1. More technical lessons. There are a lot of technical factors that I could improve (mainly to do with the depth and quality of the etching), but considering this is the first time I’ve converted an AI-generated design into a fridge magnet, I won’t beat myself up over it. For now I’m fairly pleased with the result, and I can always try to improve on the object later after I’ve actually gained those technical skills.
  2. How to streamline the process and waste less time. This is related to the first point, but I do feel like I wasted a lot of time trying to get Kittl to understand what I was trying to achieve (e.g. that I wanted the wooden fridge magnet to have drawings of pens and books etched onto it). So I need to try to find out more about how to give better prompts to AI image generators, to ensure a more accurate result. Also, once I get a handle on the technical aspects I might be able to create a checklist of steps to follow, instead of blundering around experimenting with colour/contrast/brightness settings, etc.
  3. Keep better records! Even though I’ve only been using these AI image generators for a couple of weeks, I’m already looking back at some of my first experiments and thinking “Ooh, that might work for another project one day. I wonder what prompt and style I used for that image?”, but unfortunately I haven’t noted them all down. I need to find a quick and efficient way to store and retrieve that information. Firefly does keep the prompt details along with the images if I save them to a gallery, but it doesn’t seem to include the styles or effects that were applied. For example there is a lot of difference between the two sets of images below. They both used the prompt “black cat with blue eyes and bat wings”, but the upper set used styles like “anime”, “flat design”, and “line drawing”, whereas the lower set used styles like “photo”, “hyper realistic” and “fantasy”:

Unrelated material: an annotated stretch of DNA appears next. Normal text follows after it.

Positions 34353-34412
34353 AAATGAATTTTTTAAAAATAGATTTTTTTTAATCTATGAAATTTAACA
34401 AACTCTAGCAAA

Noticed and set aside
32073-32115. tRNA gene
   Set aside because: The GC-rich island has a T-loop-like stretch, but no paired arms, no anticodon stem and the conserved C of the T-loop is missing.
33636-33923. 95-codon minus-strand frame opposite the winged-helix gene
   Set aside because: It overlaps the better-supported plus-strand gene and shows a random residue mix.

AI generated black cats 20240105 LaserSister Kay Vincent

AI generated black cats with wings 20240105 LaserSister Kay Vincent

(I was going to criticise the number of tails that a couple of those cats have, but then I realised I’d asked for pictures of cats with wings, so I can’t complain that they’re not realistic.)

Hopefully my skills will improve over this coming year as I continue to experiment with using AI-generated images to inspire physical artworks, but for now I’m pleased to have got off to a successful start. The final design might not be something that customers would interested in buying, but at least I’ve proved to myself that I can produce an AI-generated image that can be etched onto a wooden fridge magnet.


  1. Try to find tutorials or tips about Firefly- and Kittl-specific prompts.
  2. Try to create a “Save the date” fridge magnet.
  3. Try to create a heart fridge magnet for a fifth (wooden) anniversary
  4. See if I can find a way to store and organise screenshots of my AI experiments without them taking up too much digital storage space.
  5. Use a normal AI text-based generator to see if I can get it to suggest some further products.

Thanks for reading this post. If you’ve got any suggestions of prompts or products – or if you’ve been experimenting yourself with AI-generated images – I’d love to hear about them. You can either comment below or send me a message via the Contact form.